Plastic Free July is a global movement designed to help millions of people, worldwide, to become a part of the solution to plastic pollution. Over the past few years, people across the globe having been taking steps to reduce their consumption of single-use plastics – but there is always a little more we can do. So why not accept the challenge this month and see where else you can remove them from your life this month?

Of course, if you’re just starting out on your journey towards going plastic free, it’s also a great time to get started. And remember – we don’t need a handful of people going completely zero waste – we need billions of people doing what they can to help. So, don’t be overwhelmed by the prospect, and start small – because every tiny change adds up to make a huge difference to the broader impact on our Ocean.

But before we dive into the ‘how’, let’s first take a look at the ‘why’. Why exactly have single-use plastics become such a problem for the Ocean in recent years?

Well for starters, this modern, durable material has been adopted across the globe over the past few decades, transforming the way we live, work and play and becoming integral to our daily lives. Both functional and practical, plastics are now used in everything from water bottles and straws to clothing and even teabags – but although there is no denying it has brought a new level of convenience into our lives, it comes at a high cost to our Ocean.

A manmade material that is resistant to natural biodegradation, because much of it is unable to be recycled, a large proportion of it sadly ends up in landfill or as waste litter in our Ocean.

Although all plastics contribute to the issue, single-use varieties are particularly problematic. Popular everyday items such as drinks bottles, carrier bags, and the plastic trays that many supermarket items – such as meat, fish or fruit – come in are used only once before being thrown away – thus creating a huge volume of plastic waste that quite simply, has nowhere to go. The result? You’ve guessed it – it often ends up in our Ocean again, posing a threat to the marine life and habitats that reside beneath the waves.

So, how exactly does it get there? Well, despite what many people might think, the plastic you throw away can still make its way into the Ocean even if you live hundreds of miles from the coast. Once in there, it decomposes very slowly, breaking down into tiny pieces known as micro plastics that can be unwittingly ingested by sea life. When this occurs, animals’ stomachs can become filled with this indigestible matter and unable to eat – ultimately causing their sad demise.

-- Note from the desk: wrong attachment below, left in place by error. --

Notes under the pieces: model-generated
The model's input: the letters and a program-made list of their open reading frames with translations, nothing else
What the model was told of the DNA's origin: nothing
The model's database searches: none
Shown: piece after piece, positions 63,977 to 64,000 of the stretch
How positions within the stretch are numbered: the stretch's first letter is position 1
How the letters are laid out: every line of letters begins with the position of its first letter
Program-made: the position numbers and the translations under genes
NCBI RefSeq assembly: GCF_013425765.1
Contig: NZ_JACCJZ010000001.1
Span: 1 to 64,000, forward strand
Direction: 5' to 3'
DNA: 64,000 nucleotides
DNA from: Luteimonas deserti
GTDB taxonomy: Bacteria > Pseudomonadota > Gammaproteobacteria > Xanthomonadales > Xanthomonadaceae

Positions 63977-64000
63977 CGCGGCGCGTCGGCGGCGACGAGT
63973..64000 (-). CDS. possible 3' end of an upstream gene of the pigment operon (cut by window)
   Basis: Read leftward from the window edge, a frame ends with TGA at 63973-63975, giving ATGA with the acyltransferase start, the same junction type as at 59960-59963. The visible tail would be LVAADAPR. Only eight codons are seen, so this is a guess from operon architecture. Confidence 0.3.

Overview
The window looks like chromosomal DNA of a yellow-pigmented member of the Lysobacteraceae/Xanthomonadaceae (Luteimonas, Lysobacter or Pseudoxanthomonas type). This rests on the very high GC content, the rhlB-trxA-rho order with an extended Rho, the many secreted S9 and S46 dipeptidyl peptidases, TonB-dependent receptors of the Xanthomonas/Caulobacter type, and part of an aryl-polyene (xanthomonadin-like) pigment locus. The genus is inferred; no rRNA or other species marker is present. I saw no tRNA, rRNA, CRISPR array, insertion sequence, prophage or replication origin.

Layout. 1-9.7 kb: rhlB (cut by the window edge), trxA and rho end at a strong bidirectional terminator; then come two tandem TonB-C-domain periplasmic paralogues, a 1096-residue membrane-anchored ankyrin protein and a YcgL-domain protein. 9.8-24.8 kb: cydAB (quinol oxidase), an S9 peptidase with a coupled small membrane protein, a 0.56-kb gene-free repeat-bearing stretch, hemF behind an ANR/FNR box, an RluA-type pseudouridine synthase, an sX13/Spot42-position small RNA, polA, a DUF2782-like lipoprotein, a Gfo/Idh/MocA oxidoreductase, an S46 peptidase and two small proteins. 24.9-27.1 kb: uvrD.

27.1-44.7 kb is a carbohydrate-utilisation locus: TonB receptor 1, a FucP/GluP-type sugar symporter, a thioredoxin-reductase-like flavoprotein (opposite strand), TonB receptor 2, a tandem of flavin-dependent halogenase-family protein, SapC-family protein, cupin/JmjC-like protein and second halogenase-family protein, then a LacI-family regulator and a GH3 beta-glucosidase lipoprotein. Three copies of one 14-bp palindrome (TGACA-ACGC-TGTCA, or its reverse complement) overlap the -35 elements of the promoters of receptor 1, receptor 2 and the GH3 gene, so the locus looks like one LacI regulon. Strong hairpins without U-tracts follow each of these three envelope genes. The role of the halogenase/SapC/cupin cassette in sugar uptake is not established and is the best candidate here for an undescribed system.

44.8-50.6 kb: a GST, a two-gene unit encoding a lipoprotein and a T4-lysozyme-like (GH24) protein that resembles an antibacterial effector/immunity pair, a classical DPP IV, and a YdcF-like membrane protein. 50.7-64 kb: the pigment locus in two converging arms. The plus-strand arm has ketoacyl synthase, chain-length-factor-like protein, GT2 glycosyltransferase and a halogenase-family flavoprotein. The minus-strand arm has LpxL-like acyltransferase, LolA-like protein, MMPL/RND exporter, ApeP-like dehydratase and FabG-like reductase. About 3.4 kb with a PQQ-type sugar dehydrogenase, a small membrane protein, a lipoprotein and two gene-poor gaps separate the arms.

80% of plastic in our Oceans comes from land sources. The plastic you put into your general waste bin doesn’t get recycled, but is instead transported to landfill, and plastic waste is often blown away on the journey because it’s so lightweight. From there, it can eventually enter drains, making its way down rivers and into the sea.

Litter that is dropped on the streets is carried into streams, rivers and drains by wind and rainwater – and all of these lead to the Ocean. Careless and improper waste disposal is also a big contributor – fly tipping, or illegal dumping of waste, only adds to the amount of plastic waste in our Ocean.

Products such as wet wipes, cotton pads and sanitary products are often flushed down the toilet – and all of them actually contain plastic. Wet wipes, in particular, are responsible for over 80% of so-called ‘fatbergs’ – huge masses of waste that collect to block our sewer systems and again, often end up in the Ocean.

Microfibres are even released into waterways when we wash our clothes in the washing machine, as they are too small to be filtered out by waste water plants and end up being consumed by small species that live in the Ocean, eventually even ending up in our food chain.

Thankfully, a ban on microbeads in rinse-off cosmetic and cleaning products has now been introduced by the UK Government, so that these small plastic beads will no longer get washed down the sink and out into our Ocean. Similarly, wet wipes can no longer be branded as ‘flushable’ if they contain any plastic.

Even so, there are still plenty of items which still DO get into our water systems – but the great news is that there are lots of simple things you can do to help.

How you can help

When it comes to reducing plastic pollution in our Ocean, we can all be a part of the solution – so why not use Plastic Free July as an excuse to take a look at your daily habits and see what simple changes you can make to help? It’s not easy going completely plastic free, but the good news is that you don’t have to – every little helps and will add up to create a big impact, so here are some small ways to get started.


Simply saying no to single use plastic items can help to reduce the amount of plastic entering the Ocean, and feeds back to plastic producers that it is not something people want or need.


See what changes you can make in your plastic use. Focus on a room at a time and see what changes you can make. For example, swap out a bottle of shampoo, conditioner or shower gel for its bar version.


If you have bought a plastic item, consider reusing it multiple time before disposing of it. Consider a reusable alternative to single use items, such as reusable straws, coffee cups, bags and bottles.


After going through the first three Rs, recycling is something that you can readily do at home. Check thoroughly what you can recycle at home with your local authority, and look at schemes such as Terracycle, which collect in local village halls, churches and schools to recycle things from crisp packets to pet food pouches.

And finally, avoid flushing anything down your toilet besides paper!

Join us this Plastic Free July and become part of the solution to plastic pollution!